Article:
"You run like a girl!" That's what boys say to insult the other boys — to make themselves feel stronger. Well, if someone were to say that to me, you know what'd I say? "Yeah I do!" Because I am a girl. That's the meaning behind Always' new viral campaign.
Occupied porta-potties are frustrating. For one, they're pretty gross to use to begin with. And two, if you're on line for one, chances are you're in a place where it's the only bathroom option. So you have to wait. Unless you don't. What happens then? Well, in the case of porta-potty shortage at the Radio 104.5's summer block party in Philadelphia, it will lead to teens urinating on houses and public sex.
The recent onslaught of school shootings have got this parenting and family expert thinking: how can we better interact with our teens and prevent future tragedies? Try these 16 ways to communicate love to your child and create a safe environment.
In all of the media commentary and analyses of the fatal shooting of Trayvon Martin by George Zimmerman, the focus was almost entirely on the three rules of evidence employed in deciding if George Zimmerman was guilty of murdering the teenage boy. These rules from least to most rigorous include:
Learn how to parent your tween or teen child. This expert parenting advice will teach you when to listen, what to say, and how to get closer to your teen.
It's hard for kids to watch their divorced parents date new people. Even harder: tagging along on their parents' romantic getaway. In this new movie, Pam (Toni Collette) takes her 14-year-old son Duncan (Liam James) to Cape Cod, where they live with Pam's new boyfriend Trent (Steve Carrell). But the "vacation" is anything but relaxing, mainly because of the tension between Trent and Duncan. So here are some takeaways for divorced parents!
Some helpful tips on determining what kinds of "friends" your son or daughter has.
At 13 I met my childhood “puppy love”. His name was Aidan and he resembled the teenage version of actor Chris O’Donnell. Aidan was a competitive skier, brilliant, British, and had baby blue eyes and razor sharp smile a la actor Michael Fassbender. He was academically gift, fluent in French, socially savvy, and dressed out of a Brooks Brothers catalog.
We love our kids. Year after year, we do anything to give them every advantage in the world and nudge them toward the life of their dreams. This is often at the cost of our personal time and relationships. So many parents feel like they have put their life on hold to put all their available energy and resources into their kids.
Adults love to give kids warnings when a rule is broken and would love to believe warnings are a highly compassionate method of parenting, a reflection of our loving and kind humanity. But guess what? Warnings may be the farthest thing from true compassion. Though almost always well-intentioned, warnings will routinely backfire. Here are the main reasons why:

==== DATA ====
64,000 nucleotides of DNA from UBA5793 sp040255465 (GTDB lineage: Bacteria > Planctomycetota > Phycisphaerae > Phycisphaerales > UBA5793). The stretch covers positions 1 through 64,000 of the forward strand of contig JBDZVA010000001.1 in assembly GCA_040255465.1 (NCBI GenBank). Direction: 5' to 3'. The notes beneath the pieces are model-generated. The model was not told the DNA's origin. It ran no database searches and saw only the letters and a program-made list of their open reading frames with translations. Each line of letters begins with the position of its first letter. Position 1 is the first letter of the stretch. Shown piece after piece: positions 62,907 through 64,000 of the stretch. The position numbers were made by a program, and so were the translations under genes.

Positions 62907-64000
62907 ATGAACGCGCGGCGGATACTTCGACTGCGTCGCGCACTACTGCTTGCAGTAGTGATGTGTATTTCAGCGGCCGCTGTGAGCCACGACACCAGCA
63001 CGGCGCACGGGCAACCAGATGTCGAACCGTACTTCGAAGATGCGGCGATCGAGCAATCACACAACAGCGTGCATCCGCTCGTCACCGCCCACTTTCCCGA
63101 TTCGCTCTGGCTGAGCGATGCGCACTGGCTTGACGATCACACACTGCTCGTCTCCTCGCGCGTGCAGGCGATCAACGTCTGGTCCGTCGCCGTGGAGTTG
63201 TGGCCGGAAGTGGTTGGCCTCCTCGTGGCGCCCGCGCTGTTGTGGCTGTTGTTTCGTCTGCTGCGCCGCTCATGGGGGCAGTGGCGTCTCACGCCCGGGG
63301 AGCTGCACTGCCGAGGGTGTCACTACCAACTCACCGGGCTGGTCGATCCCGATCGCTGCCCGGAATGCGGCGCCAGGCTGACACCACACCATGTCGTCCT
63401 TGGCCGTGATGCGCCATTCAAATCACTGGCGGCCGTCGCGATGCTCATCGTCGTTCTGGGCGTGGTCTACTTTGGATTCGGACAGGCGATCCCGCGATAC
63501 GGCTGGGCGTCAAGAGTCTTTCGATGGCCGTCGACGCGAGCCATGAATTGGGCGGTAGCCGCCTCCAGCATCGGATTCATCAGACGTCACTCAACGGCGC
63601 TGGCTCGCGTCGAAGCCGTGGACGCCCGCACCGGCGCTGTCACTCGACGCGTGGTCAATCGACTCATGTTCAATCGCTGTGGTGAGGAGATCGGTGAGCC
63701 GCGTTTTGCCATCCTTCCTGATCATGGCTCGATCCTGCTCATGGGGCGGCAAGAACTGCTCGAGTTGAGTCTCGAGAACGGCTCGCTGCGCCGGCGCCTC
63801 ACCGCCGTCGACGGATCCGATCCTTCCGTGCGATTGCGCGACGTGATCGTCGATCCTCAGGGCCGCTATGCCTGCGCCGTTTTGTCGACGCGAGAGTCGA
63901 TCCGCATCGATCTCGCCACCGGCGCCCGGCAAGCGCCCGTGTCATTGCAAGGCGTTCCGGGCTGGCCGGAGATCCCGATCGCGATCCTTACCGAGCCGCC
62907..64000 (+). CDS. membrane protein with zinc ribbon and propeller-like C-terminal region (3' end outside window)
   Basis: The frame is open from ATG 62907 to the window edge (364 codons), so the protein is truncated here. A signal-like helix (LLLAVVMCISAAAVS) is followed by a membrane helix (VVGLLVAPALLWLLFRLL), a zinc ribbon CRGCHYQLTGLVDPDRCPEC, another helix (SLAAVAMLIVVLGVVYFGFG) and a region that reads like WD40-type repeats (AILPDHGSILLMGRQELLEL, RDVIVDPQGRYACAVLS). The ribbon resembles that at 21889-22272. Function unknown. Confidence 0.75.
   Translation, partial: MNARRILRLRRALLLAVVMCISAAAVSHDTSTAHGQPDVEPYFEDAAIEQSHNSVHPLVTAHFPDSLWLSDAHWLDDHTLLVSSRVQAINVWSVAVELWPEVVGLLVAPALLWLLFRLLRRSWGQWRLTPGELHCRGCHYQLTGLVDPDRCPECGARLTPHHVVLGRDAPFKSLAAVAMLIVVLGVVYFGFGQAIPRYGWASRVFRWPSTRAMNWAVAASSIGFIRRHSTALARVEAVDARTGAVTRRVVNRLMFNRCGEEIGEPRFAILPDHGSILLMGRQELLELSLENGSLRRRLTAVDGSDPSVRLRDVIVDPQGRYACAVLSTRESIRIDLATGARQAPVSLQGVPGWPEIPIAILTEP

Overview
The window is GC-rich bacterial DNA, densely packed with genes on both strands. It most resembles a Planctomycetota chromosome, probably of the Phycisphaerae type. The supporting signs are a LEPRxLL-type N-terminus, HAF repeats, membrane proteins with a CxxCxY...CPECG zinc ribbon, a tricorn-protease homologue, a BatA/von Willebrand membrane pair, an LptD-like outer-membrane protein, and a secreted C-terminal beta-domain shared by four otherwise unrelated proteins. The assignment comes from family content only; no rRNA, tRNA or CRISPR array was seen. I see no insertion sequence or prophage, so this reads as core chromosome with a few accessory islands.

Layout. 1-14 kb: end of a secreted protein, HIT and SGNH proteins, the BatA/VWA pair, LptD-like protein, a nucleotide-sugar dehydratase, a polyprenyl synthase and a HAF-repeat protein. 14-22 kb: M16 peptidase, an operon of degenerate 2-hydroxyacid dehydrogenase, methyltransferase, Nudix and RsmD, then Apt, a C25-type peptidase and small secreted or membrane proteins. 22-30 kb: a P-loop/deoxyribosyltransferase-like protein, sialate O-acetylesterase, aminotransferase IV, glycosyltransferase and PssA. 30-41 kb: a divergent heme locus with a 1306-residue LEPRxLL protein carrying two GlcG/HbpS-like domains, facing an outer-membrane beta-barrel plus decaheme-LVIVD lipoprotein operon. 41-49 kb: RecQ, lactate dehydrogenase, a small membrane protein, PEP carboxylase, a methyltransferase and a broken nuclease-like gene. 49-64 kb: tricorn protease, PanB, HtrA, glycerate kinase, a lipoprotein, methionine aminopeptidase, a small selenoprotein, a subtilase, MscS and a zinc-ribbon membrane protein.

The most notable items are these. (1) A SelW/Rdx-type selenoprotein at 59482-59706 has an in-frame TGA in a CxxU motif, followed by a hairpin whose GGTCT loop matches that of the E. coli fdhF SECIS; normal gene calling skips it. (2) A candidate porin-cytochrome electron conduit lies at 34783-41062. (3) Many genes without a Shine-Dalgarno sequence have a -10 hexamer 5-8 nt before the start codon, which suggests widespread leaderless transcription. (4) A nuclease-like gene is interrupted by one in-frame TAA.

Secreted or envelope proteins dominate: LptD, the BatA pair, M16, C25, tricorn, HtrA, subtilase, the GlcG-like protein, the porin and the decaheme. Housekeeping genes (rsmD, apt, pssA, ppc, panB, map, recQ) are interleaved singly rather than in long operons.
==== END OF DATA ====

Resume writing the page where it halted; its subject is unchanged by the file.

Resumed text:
When I was a child, it seemed like every adult in my zip code had an uncanny skill for making a “mountain out of a molehill.” In other words, of taking the smallest shred of negativity and amplifying all the tyranny and rottenness that shred of negativity may have implied. Before I go any further, let me give credit where credit is due. Exaggeration—the ability to weave a grand story out of next to nothing—is a very creative endeavor. It takes a keen eye, creative determination, and a lofty ability to wax poetic on all that is wrong.
So many kind and thoughtful parents are trying so hard to simply have a lovingly positive impact on their child, only to see the child slip further and further into the realm of being “challenging.” This is so prevalent, even among the best and brightest parents. Difficult child behavior comprises a quiet epidemic – the kind that brings so many to their knees.
There is a quiet despair among so many loving, smart, and deeply caring parents. They so desire to see their children manifest their greatness, to use their intensity well instead of having it go awry, and too often they see their best efforts to inspire respectful and responsible choices slip away to further levels of frustration.
Me and my ex-boyfriend have been going out and breaking up for 2 years. This is how is it started (His name is Dustin by the way) The first time I was 15 a freshman in highscool and Dustin was 16 a junior also in highchool( We went to the same highschool together).When we first meet on facebook and after he asked me out, everything in my life had changed.I thought everything was perfect I thought for a moment that he was the one that I was waiting for.
Do you have trouble saying 'no' to your kids? Parents have to set clear expectations, as well as personal boundaries. At a recent "Step In or Step Aside" event, one mom talked about taking her daughter shopping, and going to multiple (more than 5) stores in order to find just the 'right' jacket (style and label). While she was frustrated, and exhausted, it hadn't occurred to her to just say no.